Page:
5. Schedule Your Auditions

There are two ways to be seen: You can sign up for group auditions through U/RTA, or you can set up a private audition.

Applications for U/RTA auditions are usually due in November of the year prior to the auditions, which are held annually in New York, Chicago, and San Francisco. Candidates auditioning in New York and Chicago are screened by a panel of teachers and members of the professional theatre community, and those deemed eligible move on to the final auditions, where they’re seen by the colleges. (There’s no screening audition in San Francisco.) Interviews and callbacks with individual schools follow the final auditions. Those who don’t make the final auditions can attend a later open call, though there’s no guarantee the schools you’re interested in will be there. See U/RTA’s website, www.urta.com, for further details and a list of schools attending.

The advantage of auditioning at U/RTA is that you’ll be seen by a large number of schools in one trip, minimizing your expenses (more schools audition in New York and Chicago than in San Francisco). The downside is that with so many people auditioning at once, you don’t get to choose a school as much as the school chooses you. When I auditioned for the University of California at Irvine, the head of the acting department said the program sees over 1,000 people a year and selects only eight. If you’re choosy about which school you attend, U/RTA may not be right for you.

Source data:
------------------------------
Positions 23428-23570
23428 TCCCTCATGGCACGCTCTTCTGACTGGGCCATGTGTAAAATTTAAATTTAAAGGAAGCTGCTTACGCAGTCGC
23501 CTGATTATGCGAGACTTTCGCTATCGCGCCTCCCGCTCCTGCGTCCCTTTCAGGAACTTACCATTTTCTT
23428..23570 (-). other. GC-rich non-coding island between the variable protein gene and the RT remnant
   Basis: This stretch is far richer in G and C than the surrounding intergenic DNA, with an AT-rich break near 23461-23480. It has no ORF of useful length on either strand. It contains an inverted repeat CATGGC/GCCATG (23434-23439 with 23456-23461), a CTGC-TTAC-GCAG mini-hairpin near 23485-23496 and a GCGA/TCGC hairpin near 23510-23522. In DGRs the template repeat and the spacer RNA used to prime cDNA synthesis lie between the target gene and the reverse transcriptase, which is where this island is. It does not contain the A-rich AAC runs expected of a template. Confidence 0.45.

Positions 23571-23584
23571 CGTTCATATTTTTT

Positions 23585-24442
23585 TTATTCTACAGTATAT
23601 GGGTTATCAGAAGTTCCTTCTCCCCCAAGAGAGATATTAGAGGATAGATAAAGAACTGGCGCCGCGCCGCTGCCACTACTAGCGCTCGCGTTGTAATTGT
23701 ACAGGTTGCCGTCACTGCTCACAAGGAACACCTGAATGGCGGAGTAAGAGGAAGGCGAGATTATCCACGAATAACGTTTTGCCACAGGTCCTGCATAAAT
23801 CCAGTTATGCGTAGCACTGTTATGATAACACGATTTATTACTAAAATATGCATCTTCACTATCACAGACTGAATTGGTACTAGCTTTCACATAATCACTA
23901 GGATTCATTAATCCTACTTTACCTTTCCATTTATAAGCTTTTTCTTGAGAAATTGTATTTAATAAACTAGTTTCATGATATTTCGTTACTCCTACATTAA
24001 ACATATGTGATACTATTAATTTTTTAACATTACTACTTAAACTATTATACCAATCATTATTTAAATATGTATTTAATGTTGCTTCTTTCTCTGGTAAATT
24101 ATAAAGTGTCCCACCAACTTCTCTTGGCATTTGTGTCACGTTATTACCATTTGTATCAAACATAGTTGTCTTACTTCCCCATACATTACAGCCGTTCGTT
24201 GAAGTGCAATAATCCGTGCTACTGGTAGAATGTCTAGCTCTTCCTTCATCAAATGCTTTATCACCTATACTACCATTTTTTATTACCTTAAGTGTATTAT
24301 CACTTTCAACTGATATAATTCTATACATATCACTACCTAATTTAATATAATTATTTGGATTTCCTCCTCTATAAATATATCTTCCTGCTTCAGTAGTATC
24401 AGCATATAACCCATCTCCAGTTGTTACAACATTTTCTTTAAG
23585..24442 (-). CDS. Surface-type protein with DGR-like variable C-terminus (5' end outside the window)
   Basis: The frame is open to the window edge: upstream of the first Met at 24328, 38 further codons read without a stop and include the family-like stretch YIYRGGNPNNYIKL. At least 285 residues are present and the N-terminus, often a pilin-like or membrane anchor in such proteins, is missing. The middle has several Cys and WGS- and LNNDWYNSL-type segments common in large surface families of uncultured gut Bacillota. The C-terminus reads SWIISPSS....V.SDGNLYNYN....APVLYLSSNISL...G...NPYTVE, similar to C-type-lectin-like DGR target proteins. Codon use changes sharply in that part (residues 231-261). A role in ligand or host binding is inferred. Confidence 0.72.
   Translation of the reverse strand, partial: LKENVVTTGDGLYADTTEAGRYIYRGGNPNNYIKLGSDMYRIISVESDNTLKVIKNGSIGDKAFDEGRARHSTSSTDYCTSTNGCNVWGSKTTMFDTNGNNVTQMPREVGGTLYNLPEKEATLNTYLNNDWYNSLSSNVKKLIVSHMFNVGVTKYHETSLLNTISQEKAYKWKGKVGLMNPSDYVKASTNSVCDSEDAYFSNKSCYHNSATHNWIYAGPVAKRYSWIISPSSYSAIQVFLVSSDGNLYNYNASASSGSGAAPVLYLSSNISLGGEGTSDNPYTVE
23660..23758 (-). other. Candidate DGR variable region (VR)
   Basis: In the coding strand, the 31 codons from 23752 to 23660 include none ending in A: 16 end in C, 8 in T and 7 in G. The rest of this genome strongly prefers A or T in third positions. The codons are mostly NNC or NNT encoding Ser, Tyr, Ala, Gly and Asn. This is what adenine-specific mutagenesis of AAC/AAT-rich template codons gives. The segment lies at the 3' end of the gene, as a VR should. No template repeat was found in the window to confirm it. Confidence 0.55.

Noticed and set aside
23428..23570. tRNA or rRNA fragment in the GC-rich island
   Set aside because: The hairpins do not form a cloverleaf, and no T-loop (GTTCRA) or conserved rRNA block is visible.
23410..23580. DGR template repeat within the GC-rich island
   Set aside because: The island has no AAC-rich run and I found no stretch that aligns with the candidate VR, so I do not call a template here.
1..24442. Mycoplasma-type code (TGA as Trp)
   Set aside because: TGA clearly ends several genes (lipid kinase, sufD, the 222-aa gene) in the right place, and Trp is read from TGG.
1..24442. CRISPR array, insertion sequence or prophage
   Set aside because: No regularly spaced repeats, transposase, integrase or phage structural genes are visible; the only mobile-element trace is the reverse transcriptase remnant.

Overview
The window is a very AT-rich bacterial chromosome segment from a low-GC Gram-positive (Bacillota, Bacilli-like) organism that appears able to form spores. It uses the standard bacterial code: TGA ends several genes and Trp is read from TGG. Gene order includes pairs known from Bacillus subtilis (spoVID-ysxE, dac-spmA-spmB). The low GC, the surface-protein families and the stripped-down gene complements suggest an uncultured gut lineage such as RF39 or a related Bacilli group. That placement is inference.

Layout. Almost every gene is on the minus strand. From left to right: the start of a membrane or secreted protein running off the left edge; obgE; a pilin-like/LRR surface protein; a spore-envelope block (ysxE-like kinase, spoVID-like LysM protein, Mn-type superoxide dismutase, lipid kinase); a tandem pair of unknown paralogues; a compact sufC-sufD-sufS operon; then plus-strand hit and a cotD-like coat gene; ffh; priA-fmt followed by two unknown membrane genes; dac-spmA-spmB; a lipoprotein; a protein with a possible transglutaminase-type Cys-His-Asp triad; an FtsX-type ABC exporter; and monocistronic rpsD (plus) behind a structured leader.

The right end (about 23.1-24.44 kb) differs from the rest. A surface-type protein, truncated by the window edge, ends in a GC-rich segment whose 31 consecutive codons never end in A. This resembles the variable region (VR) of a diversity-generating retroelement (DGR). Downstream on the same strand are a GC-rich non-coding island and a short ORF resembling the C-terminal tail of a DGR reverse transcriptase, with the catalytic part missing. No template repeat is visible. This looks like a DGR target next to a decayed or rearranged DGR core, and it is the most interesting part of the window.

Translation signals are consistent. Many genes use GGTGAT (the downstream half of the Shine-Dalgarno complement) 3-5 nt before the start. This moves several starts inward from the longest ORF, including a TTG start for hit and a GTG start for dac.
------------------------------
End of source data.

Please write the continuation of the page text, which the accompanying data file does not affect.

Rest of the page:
If you’re staying in a hotel while auditioning at U/RTA, “I would really recommend having a laptop or computer at your disposal,” says Stephens, “so that if you do get some [interviews], you can take a few minutes to learn about each school before your callback.” Individual interviews take place in the evening after your morning callback, leaving you the afternoon to research the schools that expressed interest in you. You’ll likely be asked why you want to attend the program, and research could give you an answer that will make you stand out.